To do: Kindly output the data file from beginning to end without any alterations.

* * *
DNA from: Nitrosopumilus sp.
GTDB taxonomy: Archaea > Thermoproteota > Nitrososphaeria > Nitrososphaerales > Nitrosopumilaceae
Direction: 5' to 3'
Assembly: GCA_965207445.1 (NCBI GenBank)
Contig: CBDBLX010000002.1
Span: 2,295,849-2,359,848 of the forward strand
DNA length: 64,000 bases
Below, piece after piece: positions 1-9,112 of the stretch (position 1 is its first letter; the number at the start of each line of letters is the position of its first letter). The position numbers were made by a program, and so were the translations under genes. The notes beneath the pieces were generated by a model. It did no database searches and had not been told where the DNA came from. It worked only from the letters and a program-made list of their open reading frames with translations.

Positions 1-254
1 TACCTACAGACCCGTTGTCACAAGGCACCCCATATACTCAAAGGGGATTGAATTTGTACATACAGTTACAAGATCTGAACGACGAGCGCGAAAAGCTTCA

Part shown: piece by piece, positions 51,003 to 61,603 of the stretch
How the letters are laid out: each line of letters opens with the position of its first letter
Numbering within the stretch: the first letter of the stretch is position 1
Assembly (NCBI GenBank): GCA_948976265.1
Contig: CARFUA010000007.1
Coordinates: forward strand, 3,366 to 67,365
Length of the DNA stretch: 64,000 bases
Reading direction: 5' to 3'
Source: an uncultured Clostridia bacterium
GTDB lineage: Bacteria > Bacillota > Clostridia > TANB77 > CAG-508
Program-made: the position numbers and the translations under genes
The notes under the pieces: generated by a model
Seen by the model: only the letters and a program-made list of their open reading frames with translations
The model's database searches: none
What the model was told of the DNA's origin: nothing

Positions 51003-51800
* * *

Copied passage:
DNA from: Nitrosopumilus sp.
GTDB taxonomy: Archaea > Thermoproteota > Nitrososphaeria > Nitrososphaerales > Nitrosopumilaceae
Direction: 5' to 3'
Assembly: GCA_965207445.1 (NCBI GenBank)
Contig: CBDBLX010000002.1
Span: 2,295,849-2,359,848 of the forward strand
DNA length: 64,000 bases
Below, piece after piece: positions 1-9,112 of the stretch (position 1 is its first letter; the number at the start of each line of letters is the position of its first letter). The position numbers were made by a program, and so were the translations under genes. The notes beneath the pieces were generated by a model. It did no database searches and had not been told where the DNA came from. It worked only from the letters and a program-made list of their open reading frames with translations.

Positions 1-254
1 TACCTACAGACCCGTTGTCACAAGGCACCCCATATACTCAAAGGGGATTGAATTTGTACATACAGTTACAAGATCTGAACGACGAGCGCGAAAAGCTTCA

Part shown: piece by piece, positions 51,003 to 61,603 of the stretch
How the letters are laid out: each line of letters opens with the position of its first letter
Numbering within the stretch: the first letter of the stretch is position 1
Assembly (NCBI GenBank): GCA_948976265.1
Contig: CARFUA010000007.1
Coordinates: forward strand, 3,366 to 67,365
Length of the DNA stretch: 64,000 bases
Reading direction: 5' to 3'
Source: an uncultured Clostridia bacterium
GTDB lineage: Bacteria > Bacillota > Clostridia > TANB77 > CAG-508
Program-made: the position numbers and the translations under genes
The notes under the pieces: generated by a model
Seen by the model: only the letters and a program-made list of their open reading frames with translations
The model's database searches: none
What the model was told of the DNA's origin: nothing

Positions 51003-51800